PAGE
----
Build back better.

It’s not a bad slogan.  Certainly better than hands/face/and boomps-a-daisy (I may have got that one wrong but it is hard to keep up). But if the UK is to make it a real clarion call for national endeavour– as opposed to adding it to the long list of ‘world class’ aspirations we have seen from the government – we all have some hard thinking to do. What do we mean by ‘better’ – in particular, better for whom?  I suggest a programme for building back better must have at its heart three key focusses: better jobs, better corporate culture, and better employment practices.

We need to start with some fundamental honesty about the potential obstacles to rebuilding our economy and society.  Some of those challenges are long standing such as the advent of the fourth industrial revolution in technology, AI and automation. Others have been precipitated by the unexpected: COVID-19.  Still to come is the impact of the political decisions about how to deliver Brexit: a skinny deal or no deal is unclear at the time of writing.

The frightening thing is that these tsunami of challenges risks sweeping away the incremental but real progress made in recent years.  For example, there has been an increasing acknowledgment that workplace culture matters,  that ‘it’s the people, stupid’, that employees are at the end of the day your only asset, and that they need to be motivated, trusted, aligned with the organisational purpose, and treated fairly. Indeed, the most recent revision of the Financial Reporting Council’s Corporate Governance Code requires FTSE 350 organisations to reflect employee voice at board level. Not yet ‘workers on the board’ in many cases, but a real step change nevertheless.

Then there has been the welcome examination of and emphasis on good work, developing the themes in Matthew Taylor’s report on the need for employment protection for non-typical ‘gig economy’ workers, and the increasing demand for fairness in the workplace, for real inclusion along with the recognition of the importance of diversity, and a new and welcome focus on good wellbeing and mental health in the workplace.

And it would be remiss not to acknowledge the recent strong collaboration between workforce and leaders in many organisations, where trade unions in particular have worked to ensure both operational requirements and employee safety, meeting the unprecedented challenges of COVID19 and the virus’s impact on the workplace.

But as we potentially go into a long-lasting recession, with unemployment mounting rapidly and entire sectors of the economy at risk, the immediate danger is that this progress will be lost as job quantity becomes the key metric, rather than job quality.  That would be building back worse.  Not that the availability of jobs is not crucial.  But are they going to be jobs concentrated in the low paid sectors, where skills are not valued, or even required? Are we going to see an increased polarisation between the bottom and the top of the labour market, with the middle hollowed out?  Millions of good jobs are at risk – devastating for individuals and for a balanced economy.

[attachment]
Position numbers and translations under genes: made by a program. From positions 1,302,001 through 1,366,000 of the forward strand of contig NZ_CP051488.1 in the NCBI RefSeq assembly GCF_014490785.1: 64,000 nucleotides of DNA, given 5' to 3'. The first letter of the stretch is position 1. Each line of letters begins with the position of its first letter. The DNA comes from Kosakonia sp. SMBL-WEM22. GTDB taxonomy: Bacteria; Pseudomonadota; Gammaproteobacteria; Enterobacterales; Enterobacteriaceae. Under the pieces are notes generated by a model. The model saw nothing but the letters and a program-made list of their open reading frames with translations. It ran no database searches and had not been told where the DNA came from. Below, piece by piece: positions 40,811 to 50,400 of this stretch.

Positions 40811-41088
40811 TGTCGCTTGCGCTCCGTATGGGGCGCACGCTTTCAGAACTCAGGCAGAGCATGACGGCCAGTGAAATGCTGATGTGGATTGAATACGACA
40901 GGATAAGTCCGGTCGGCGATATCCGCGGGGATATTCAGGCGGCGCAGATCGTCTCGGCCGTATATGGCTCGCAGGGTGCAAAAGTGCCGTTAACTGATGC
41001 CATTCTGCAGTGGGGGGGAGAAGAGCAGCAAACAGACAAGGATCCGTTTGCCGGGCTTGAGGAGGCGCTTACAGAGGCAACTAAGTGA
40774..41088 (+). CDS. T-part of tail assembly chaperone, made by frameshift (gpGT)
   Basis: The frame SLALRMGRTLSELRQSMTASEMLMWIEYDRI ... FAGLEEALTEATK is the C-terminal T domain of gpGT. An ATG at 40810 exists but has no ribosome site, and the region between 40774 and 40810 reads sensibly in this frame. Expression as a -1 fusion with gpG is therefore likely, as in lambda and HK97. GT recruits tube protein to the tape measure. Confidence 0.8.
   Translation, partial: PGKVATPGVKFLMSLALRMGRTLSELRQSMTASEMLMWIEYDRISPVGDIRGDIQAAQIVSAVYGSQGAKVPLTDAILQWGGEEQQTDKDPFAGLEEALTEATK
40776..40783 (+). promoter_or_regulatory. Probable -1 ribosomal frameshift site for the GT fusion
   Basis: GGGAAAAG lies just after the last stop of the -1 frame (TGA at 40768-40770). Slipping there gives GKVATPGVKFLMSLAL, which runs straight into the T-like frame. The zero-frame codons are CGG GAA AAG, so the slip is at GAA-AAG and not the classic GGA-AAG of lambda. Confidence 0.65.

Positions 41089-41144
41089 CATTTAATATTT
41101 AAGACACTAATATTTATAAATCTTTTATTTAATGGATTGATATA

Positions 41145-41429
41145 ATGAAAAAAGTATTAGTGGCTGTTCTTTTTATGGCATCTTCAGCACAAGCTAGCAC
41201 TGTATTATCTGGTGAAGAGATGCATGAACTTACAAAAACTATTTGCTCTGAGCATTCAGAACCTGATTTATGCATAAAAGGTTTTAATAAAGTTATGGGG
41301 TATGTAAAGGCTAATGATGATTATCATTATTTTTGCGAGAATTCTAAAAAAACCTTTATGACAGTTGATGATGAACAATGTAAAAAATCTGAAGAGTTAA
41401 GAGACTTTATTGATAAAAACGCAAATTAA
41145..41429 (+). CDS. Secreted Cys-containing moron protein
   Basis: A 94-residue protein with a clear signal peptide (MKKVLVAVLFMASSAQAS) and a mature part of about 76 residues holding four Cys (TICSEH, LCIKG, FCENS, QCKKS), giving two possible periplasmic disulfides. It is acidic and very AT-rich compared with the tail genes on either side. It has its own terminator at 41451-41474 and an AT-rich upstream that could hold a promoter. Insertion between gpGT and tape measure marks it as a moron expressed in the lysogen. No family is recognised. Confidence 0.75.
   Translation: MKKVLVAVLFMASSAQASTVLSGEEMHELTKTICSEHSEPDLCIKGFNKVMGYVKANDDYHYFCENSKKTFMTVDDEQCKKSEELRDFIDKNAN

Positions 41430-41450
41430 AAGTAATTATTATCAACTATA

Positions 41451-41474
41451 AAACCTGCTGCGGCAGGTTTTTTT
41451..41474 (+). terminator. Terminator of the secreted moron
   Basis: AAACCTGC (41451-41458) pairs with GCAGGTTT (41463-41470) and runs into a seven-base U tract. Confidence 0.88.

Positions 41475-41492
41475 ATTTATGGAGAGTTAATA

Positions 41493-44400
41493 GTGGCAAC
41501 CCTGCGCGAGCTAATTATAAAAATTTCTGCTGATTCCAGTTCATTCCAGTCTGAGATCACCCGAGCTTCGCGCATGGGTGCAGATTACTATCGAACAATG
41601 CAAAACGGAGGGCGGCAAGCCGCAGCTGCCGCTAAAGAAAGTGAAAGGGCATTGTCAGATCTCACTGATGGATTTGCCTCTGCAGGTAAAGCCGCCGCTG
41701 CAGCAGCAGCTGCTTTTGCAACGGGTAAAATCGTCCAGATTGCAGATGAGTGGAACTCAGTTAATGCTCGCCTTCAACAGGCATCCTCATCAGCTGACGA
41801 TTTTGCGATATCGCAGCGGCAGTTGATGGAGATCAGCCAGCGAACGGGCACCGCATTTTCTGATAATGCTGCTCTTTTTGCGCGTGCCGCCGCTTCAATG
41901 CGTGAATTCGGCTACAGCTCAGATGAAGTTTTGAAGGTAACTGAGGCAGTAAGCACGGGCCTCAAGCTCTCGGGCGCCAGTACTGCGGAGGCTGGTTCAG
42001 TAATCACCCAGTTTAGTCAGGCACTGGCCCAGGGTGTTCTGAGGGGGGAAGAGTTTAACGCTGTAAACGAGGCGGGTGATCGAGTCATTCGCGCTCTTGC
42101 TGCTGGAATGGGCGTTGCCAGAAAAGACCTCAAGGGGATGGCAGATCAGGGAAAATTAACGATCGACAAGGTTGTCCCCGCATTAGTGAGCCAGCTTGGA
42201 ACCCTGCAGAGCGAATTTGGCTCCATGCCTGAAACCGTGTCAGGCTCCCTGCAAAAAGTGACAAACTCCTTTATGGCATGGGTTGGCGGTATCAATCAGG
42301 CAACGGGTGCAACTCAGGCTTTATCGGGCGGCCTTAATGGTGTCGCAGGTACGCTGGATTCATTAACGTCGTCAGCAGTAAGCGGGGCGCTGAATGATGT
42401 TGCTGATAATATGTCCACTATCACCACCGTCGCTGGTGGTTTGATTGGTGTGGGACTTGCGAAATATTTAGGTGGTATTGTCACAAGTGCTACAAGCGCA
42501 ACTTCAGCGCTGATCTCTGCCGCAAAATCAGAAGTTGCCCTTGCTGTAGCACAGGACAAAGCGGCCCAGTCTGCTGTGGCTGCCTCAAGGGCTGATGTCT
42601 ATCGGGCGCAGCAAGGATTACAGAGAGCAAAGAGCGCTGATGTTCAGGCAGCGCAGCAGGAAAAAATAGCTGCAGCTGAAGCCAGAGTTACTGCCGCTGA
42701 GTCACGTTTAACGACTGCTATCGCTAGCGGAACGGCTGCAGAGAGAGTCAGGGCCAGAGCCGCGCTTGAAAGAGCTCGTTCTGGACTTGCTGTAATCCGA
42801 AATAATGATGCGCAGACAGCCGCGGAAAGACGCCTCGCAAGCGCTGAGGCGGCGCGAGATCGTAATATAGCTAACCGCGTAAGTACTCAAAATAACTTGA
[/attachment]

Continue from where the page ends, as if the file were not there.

So what should be the priorities to build back better? Firstly, if we do not come up with a coherent national skills and training strategy, predicated around the real jobs of the future – a long-standing lack in the UK – we will deal yet another blow to the UK’s dismal productivity record. Secondly employers need to keep the focus on employee engagement, on positive workplace cultures, diversity and inclusion programmes and employee wellbeing – not see them as optional ‘expensive’ extras to be abandoned when times get tough.  We’ve already seen how damaging to some corporate reputations bad behaviour from the top has been during the pandemic – and public scrutiny is not going away.  Thirdly, the government must keep its promise and not allow any dilution of employment rights as we finally sever ties with the EU; indeed we need to see rights extended to the precariat to avoid even more social division. Fourthly, we need a national debate about what work we really value, and how best to equalise rewards and opportunity, building on the national acknowledgement and applause for the vital role of key workers, often on little more than the minimum wage, in keeping the country running through the height of the pandemic. In particular, we need to tackle the scandal of low pay and poor conditions for care workers in the domiciliary and care homes sector.

Fifthly, we should seize on the positive lessons from the COVID19 experience so far as working arrangements are concerned.  Without exacerbating the potential gulf between those unable to work from home, and those who can, there are advantages for many employees’ work life balance, for reducing the carbon emissions from heavy road traffic, for example. In the medium term, reconfiguration of production using the new technologies, increased innovation and collaboration in meeting challenges from a more resilient and agile workforce may prove a much needed shot in the arm for the economy.

Finally, if build back better is to be more than a slogan it will require all the stakeholders – government, business, trade union, professional bodies with an interest and expertise in the workplace such as CIPD (and not forgetting the IPA) – to come together to chart a course for the revival of the UK economy and with it our bruised and battered society.


Nita Clarke OBE is Director of the IPA